The proposal to buy a helicopter for the Parliamentary Commission is now the focus of sections of civil society actors. Recently, the executive director of the Anti-Corruption Coalition Uganda, Ms Cissy Kagaba; the coordinator of the Civil Society Budget Advocacy Group, Julius Mukunda; and the programs officer of Uganda Debt Network, Ms Imelda Namagga, addressed the media and said the helicopter was being bought for the Speaker of Parliament, Rebecca Kadaga. (Full media brief by Mukunda, Kagaba and Namagga: Press-Statement-about-the-proposed-9-Seater-Helicopter-for-the-Speaker-of-Parliament-in-FY2017-18)
They blamed every failure or likely failure of all other government programs on the proposal to buy the helicopter. We had explained how the proposal came about but it appears the trio have their minds programmed to only believe that the helicopter is to be bought and specifically for Ms Kadaga.
Just for emphasis, the idea of a helicopter for the Parliamentary Commission had been discussed for more than five years. Ms Kadaga has not ranked it because her priority now is to build the new parliament chamber and provide better working environment for MPs and staff plus the public that visit parliament. The existing infrastructure is constrained as numbers have grown and parliament is more accessible to the public today than before.
But because the purchase of a helicopter had been discussed, the planners in parliament included it in next year’s budget proposal as an unfunded priority in the development budget item.
That is how the media got it and reported that ‘Parliament seeks to buy a helicopter’. It’s not assured that the helicopter will be purchased because Ms Kadaga herself is unexcited about it. She uses the police facility whenever needed and the inspector general of Police, Gen Kale Kayihura, has been considerate.
Ironically, civil society that usually condemns police for buying equipment, is today saying let the speaker use the police chopper. What if the police had not bought it?
Secondly, during budget appropriation, the committee on Legal and Parliamentary Affairs looks at the needs of parliament and makes decisions on where money must go. Usually, an unfunded priority is just that – wishes.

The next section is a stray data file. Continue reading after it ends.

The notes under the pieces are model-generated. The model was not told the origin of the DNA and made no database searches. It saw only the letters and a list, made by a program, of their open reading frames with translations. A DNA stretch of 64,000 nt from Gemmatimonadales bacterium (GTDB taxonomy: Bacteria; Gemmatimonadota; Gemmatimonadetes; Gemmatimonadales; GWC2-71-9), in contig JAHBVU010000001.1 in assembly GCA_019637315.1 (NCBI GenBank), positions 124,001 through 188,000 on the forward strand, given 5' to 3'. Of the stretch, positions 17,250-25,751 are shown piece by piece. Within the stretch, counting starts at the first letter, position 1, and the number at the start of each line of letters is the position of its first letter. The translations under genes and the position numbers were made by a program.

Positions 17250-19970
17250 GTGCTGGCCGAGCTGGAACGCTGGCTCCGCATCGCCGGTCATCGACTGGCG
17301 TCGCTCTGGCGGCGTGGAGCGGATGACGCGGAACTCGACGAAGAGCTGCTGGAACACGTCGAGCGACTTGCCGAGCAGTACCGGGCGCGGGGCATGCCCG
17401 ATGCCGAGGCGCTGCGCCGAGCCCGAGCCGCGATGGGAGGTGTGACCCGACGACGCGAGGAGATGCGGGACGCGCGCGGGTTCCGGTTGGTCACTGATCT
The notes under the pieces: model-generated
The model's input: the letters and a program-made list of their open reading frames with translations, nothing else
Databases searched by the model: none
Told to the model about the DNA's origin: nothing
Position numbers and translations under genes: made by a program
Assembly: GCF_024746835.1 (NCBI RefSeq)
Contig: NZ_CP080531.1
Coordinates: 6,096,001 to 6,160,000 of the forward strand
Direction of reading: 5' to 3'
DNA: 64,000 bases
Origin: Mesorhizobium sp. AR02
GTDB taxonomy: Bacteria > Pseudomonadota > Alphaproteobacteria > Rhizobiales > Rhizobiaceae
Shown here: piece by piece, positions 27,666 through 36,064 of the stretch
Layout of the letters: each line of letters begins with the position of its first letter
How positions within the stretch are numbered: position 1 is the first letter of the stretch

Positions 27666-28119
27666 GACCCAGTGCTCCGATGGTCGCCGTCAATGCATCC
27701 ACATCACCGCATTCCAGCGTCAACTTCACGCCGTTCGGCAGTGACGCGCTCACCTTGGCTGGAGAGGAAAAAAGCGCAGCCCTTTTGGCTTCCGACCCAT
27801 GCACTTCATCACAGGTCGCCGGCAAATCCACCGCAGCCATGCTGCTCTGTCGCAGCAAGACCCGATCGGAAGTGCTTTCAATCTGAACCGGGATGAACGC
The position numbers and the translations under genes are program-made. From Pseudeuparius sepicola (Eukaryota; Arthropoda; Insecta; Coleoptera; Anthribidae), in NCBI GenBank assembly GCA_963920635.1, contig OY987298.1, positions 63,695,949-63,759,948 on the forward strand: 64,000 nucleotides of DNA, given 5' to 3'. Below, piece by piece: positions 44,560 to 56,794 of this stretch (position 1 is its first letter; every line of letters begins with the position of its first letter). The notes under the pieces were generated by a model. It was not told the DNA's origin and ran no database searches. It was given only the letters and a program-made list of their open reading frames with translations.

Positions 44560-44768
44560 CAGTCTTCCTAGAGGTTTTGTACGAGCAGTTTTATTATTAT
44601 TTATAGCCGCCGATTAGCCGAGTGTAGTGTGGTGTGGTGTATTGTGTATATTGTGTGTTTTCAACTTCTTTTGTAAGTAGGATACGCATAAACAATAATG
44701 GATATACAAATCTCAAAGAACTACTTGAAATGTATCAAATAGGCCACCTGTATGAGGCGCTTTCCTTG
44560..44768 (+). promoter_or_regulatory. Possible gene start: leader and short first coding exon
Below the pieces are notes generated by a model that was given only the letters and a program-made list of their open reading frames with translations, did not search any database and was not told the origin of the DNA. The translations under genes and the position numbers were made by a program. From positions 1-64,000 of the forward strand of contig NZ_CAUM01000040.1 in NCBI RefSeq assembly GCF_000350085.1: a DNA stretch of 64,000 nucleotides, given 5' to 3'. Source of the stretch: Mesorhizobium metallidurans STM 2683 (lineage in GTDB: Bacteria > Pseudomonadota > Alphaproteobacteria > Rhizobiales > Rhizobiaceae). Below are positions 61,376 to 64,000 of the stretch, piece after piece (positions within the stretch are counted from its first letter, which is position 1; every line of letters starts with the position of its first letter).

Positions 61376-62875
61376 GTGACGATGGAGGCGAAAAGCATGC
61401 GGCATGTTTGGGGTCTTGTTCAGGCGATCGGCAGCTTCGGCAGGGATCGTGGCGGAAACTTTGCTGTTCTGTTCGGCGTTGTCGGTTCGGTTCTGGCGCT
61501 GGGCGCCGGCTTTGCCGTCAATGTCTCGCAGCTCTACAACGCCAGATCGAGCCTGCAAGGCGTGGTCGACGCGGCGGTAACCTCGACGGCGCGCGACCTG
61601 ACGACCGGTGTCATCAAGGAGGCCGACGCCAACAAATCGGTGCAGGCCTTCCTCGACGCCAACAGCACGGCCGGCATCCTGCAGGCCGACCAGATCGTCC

Thirdly, decisions on public spending are not the monopoly of parliament. It has to reconcile with national priorities set by the Executive that is the initiator of the national budget and controller of the till. That is why when budget cuts are announced, parliament is not spared.
But what was the philosophy behind the thought of buying parliament a helicopter? The mission of parliament is to be transformational, vibrant, independent and people-centred. To achieve that, the commission has designed several outreach programs aimed at taking parliament to the people.
Civil society leaders hopefully know that parliament is not only the building in Kampala, but the people from every corner of the country. Ideally, there should be a fully-functioning parliament office in every constituency. The majority of our people do not understand the workings of parliament. That gap needs to be bridged. It’s only when citizens are well informed that they can make better choices, and rigorously demand accountability.
There is no good governance without the participation of citizens. But for meaningful participation of citizens in governance to happen, there are costs in terms of time and money, including political costs.
Building the institutional capacity of parliament is critical in any sound democracy. But it appears some civil society actors feel nervous when citizens enhance their trust and confidence in parliament; thus they cling on anything to find fault with the legislature.
It’s not surprising that they perpetuate falsehood that a helicopter was being bought for Ms Kadaga as a person, the same way they ran around shouting that MPs were not paying taxes. If the helicopter was to be bought, it would be registered under the Parliamentary Commission, not Ms Kadaga. How can a public asset become an individual affair?
The personal benefits for the speaker are in the law and do not include ownership of helicopter. Civil society must be independent of the state but that does not imply that it must always criticise and oppose the state. Our civil society preaches democracy yet their actions don’t agree with the values of democracy.
Advocacy should be value-guided and the values of democratic living include tolerance, moderation and compromise. In our case, it’s increasingly challenging to fairly assess civil society actions. Those who try to do advocacy free of personal interests appear silenced by few among them whose preoccupation is to say anything with or without facts.
This group has resorted to hostile dependency theory, where they know that they actually depend on parliament/ state and cannot do without it, but choose to have a hostile relationship always. Some of them play into the differences among state actors by taking sides, instead of being neutral arbiters.
This group is open for use by individual powerful state actors to amplify political fights. In a sense, they are ‘governmental non-governmental organisations’ (goNGOs) instead of NGOs. They start on something whose beginning and end is known beforehand, just like in Nigerian films.
They fight corruption selectively. They never condemned the Shs 6 billion handshake. Some of them have their relatives as beneficiaries of the handshake and are bitter with parliament’s investigation into the matter.
Lastly, lack of investment in research to support evidence-based advocacy by civil society is something they might want to look into. Heavy reliance on hearsay and resort to media as opposed to other methods like lobbying to influence policy actors undermines the power of civil society.
The author is the director for communication and public affairs at parliament.This opinion first appeared in a Kampala-based tri-weekly.